The mall was packed with people and tons of kids as if this was a weekend instead of Friday afternoon.  The locals do get paid twice a month and perhaps this was a payday and they were all out spending their hard earned money. I picked up a two cute tops, two night gowns, two pair of sunglasses, a pair of crocs shoes (the knock-off kind), and three bathing suit wraps all for around $30.00. Gotta love shopping in Panamá! We stopped for a burger at the new Carl's Jr. in the mall before heading home for the night.

Found this guy leading his horse
on our morning dog walk


We think for a while we'll keep our movie watching to the privacy of our home without the annoyance of noisy kids.  It was nice to come home to a quiet house, so tranquil and relaxing, just the way we like it ......along the gringo trail.


_________________________________________________________

We are now offering our first year in Panama at our new website!

It is in an easy to read format and if you sign up,
will have a FREE bonus video
"Why we chose Panama"
Check it out!


 

Sunday, November 11, 2012

Squeezed Among The Locals.....

The pulsating sound of drums, music and merriment filled the air as we squeezed among the locals in the city of La Chorrera to watch a parade.  Not just any parade but this special "desfile" was to celebrate the 109th year of Panama's separation from Columbia.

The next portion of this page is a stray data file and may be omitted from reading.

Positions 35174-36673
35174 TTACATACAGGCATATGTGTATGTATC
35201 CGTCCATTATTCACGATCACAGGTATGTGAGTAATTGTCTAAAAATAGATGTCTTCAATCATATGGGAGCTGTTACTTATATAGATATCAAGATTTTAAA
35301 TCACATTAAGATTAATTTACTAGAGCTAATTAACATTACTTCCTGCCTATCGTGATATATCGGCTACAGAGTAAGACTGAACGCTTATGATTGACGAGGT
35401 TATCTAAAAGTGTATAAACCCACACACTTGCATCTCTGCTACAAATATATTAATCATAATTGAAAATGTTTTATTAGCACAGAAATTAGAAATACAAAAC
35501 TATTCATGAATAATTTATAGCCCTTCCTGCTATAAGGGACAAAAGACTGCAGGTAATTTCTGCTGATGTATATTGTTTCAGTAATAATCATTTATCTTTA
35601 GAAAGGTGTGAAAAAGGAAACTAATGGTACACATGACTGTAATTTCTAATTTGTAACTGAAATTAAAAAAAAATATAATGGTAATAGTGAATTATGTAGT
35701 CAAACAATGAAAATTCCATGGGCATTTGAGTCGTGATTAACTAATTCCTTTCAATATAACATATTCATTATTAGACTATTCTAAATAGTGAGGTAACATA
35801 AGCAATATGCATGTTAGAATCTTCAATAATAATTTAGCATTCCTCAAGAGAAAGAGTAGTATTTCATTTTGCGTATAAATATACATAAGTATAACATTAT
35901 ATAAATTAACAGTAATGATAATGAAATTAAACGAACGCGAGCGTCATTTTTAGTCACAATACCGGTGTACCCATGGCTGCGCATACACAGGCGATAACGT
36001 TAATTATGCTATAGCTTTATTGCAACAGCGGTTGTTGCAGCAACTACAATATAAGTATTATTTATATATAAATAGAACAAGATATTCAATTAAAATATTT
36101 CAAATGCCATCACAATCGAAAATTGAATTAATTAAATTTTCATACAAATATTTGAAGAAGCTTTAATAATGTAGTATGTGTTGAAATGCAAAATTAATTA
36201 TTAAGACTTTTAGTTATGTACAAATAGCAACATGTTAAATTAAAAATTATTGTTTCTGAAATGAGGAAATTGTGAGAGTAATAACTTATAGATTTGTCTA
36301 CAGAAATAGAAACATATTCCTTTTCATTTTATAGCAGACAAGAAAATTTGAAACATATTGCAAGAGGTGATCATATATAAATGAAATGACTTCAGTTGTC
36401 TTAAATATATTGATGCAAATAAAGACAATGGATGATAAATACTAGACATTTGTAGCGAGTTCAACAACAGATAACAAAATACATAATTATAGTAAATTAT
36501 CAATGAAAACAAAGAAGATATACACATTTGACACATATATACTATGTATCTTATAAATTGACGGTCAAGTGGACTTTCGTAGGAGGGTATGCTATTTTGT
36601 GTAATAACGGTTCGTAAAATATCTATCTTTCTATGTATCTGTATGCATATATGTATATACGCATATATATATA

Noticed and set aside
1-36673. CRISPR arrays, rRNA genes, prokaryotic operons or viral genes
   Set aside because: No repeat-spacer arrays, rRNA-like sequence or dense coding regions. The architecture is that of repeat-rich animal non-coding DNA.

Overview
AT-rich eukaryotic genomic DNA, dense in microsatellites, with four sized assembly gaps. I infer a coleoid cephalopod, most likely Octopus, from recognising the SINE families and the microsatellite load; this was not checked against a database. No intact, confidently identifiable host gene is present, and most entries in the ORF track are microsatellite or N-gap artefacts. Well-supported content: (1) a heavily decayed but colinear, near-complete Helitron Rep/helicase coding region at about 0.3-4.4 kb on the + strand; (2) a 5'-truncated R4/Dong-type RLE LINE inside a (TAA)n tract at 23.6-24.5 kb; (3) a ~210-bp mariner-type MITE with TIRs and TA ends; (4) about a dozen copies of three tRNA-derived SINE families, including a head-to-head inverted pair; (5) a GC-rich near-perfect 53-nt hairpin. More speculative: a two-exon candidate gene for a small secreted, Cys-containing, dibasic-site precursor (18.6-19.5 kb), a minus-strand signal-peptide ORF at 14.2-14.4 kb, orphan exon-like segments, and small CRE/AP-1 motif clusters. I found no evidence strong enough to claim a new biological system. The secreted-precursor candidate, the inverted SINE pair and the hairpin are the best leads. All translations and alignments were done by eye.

La Villa de Los Santos is a tiny, rural town just a few kilometers from Chitre, Panamá.  The tiny town made its mark in history on November 10, 1821 when a group of residents decided to cause a stir.  They wrote a letter to Simón Bolívar, one of South America's greatest generals who had recently defeated the Spanish and gained independence for Gran Columbia.  The people complained about the exploitation of the Spanish governor and were willing to join him in a revolution.  Panamá's first cry for independence was followed just 18 days later by the actual declaration of independence from Spain and the union of Gran Columbia.